Get Rid of Your Edit Button
/ Author: Quentin Steen
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Get Rid of Your Edit Button

Your mental well-being suffers when you spend energy trying to present a different version—a sanitized version—of yourself to others or yourself for the sake of attachment

By Quentin Steen, Representative/BC Member Education Coordinator

Denying your authentic self and choosing only the parts (or a particular version of yourself) you believe or have been told are acceptable to others to gain their approval or avoid uncomfortable conversations is exhausting.

When you choose attachment over authenticity, you lose, and the price you pay directly correlates to your mental well-being. You simply cannot claim to be well in your mental space when you spend energy denying your reality to keep the peace.

When you do so, the peace you seek is no more than a cease-fire at best. Meanwhile, the allusion of peace on the outside gives way to storm fronts—emotional hurricanes—on the inside.

When you give awareness to your emotions and feelings, you allow them to be a deep, rich part of you. Feelings are not your enemy. They are your friend.

Sit with that for a second. . . .

Your feelings point to parts of you trying to tell you something, things that need to be attended to, not ignored. There is an opportunity for you in these moments to respond with empathy instead of judgment and gratitude instead of contempt.

Express gratitude for the presence of feelings and the lessons they want to teach you about your authentic self without hitting the edit button. In these moments, think about what you’re thinking and how you’re feeling.

Your mental well-being suffers when you spend energy trying to present a different version—a sanitized version—of yourself to others or yourself for the sake of attachment.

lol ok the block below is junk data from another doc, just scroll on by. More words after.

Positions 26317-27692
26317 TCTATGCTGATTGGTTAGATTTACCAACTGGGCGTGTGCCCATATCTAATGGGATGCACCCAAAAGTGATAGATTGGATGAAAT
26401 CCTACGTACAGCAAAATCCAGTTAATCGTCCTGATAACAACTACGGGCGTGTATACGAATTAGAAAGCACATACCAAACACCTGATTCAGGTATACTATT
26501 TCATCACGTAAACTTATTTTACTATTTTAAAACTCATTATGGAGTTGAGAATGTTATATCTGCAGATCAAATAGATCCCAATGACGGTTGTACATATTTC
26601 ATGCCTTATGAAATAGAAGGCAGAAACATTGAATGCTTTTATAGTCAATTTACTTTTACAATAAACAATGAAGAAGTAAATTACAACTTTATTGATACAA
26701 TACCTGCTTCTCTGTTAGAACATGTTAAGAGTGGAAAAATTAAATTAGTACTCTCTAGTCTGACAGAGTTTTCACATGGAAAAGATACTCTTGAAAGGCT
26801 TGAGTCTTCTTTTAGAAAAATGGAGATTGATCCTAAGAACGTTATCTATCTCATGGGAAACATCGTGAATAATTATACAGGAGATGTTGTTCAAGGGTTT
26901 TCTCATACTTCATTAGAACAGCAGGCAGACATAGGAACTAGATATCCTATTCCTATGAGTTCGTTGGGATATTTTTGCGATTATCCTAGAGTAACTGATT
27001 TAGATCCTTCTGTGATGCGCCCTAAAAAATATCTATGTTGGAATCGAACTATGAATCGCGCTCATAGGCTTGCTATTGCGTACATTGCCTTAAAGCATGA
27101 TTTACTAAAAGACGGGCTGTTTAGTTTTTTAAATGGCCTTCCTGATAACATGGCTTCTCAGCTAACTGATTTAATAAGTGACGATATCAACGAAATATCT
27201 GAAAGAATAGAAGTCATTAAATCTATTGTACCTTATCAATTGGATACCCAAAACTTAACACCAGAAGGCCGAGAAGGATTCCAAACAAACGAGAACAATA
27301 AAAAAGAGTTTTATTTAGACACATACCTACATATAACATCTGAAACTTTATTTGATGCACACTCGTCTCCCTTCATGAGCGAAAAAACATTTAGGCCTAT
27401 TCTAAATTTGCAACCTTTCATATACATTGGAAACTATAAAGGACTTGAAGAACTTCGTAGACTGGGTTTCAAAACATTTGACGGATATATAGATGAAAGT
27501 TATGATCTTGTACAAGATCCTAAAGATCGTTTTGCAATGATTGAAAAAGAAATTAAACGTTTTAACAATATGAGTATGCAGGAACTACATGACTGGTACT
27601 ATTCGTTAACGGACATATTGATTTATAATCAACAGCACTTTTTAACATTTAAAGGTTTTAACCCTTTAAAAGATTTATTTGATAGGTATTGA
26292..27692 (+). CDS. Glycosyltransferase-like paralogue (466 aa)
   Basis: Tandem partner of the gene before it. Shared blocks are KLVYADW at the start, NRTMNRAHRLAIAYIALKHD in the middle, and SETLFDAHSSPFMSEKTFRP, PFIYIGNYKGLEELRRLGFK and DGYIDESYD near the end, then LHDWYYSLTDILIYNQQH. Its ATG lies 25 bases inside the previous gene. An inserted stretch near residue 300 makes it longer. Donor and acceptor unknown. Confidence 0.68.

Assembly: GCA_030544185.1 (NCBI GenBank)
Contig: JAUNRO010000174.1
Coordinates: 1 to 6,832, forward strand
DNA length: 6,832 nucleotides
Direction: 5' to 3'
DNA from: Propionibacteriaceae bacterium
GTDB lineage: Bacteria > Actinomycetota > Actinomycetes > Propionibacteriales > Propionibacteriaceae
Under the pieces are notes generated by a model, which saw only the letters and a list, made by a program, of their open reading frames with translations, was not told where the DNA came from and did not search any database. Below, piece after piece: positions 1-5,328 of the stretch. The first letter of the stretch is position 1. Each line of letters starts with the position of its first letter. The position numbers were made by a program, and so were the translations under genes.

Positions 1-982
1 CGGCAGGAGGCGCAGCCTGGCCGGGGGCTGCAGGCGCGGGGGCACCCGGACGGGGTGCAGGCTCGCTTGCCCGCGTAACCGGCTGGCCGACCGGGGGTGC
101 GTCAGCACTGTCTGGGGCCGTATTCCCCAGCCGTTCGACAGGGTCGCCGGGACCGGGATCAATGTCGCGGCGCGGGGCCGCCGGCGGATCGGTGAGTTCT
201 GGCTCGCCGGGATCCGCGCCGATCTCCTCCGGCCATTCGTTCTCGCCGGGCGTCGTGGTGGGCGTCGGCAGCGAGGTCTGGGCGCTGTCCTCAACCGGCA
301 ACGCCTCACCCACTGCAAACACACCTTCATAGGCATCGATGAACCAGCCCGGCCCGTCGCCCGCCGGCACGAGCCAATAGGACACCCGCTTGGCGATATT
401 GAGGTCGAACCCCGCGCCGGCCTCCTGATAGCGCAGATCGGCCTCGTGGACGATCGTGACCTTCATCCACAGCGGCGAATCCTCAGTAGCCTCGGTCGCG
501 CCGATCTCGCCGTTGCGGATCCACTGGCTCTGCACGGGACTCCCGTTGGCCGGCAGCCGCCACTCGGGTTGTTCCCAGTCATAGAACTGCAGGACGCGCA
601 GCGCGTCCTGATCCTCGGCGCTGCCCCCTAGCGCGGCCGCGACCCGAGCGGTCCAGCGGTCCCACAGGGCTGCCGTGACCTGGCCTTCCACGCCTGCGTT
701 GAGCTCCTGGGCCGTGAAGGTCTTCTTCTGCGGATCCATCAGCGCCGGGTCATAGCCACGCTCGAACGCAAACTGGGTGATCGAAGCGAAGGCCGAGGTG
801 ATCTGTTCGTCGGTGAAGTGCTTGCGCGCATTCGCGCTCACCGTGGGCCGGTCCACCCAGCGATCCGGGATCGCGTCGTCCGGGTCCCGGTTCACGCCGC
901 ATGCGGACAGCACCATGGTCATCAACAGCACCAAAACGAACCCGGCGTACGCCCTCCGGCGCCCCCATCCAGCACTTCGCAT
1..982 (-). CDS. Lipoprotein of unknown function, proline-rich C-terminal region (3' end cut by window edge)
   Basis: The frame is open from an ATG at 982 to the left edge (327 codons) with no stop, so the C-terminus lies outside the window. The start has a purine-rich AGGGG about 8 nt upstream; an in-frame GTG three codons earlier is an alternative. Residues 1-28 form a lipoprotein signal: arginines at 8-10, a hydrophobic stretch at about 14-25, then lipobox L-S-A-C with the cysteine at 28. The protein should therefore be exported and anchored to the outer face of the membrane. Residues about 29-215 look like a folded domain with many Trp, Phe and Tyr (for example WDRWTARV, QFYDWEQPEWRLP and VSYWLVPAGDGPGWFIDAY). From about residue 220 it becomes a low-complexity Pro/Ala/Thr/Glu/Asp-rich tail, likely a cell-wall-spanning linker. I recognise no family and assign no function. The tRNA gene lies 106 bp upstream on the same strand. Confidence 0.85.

Choosing to work with who you really are will reshape you into a healthier version of yourself. Things shift when you carve out the meditative time—and I’m not talking about meditation necessarily but a quiet, reflective, mindful space—to process difficult emotions. You give conscious freedom to explore if this is an obstacle to outmuscle or an opportunity to learn from.

So, get rid of your edit button or, at the very least, learn when it doesn’t serve you.

Quentin Steen is a certified mental health first aid instructor for the Mental Health Commission of Canada.

Get your BRAIN right and your MIND will follow!

4 Mental Health Resources to Help You

  1. If you or someone you know is struggling with a mental health issue, CLAC has a number of resources and interactive tools available to help you at My Health and Wellness.
  2. Stronger Minds features videos and quick reads from mental health experts, activities to help you gain resilience, and ask-an-expert videos in response to questions.
  3. WellCan offers free well-being resources to help Canadians develop coping strategies and build resilience to help deal with uncertainty, mental health, and substance abuse concerns.
  4. Wellness Together Canada: Mental Health and Substance Use Support provides free online resources, tools, apps, and connections to trained volunteers and qualified mental health professionals.
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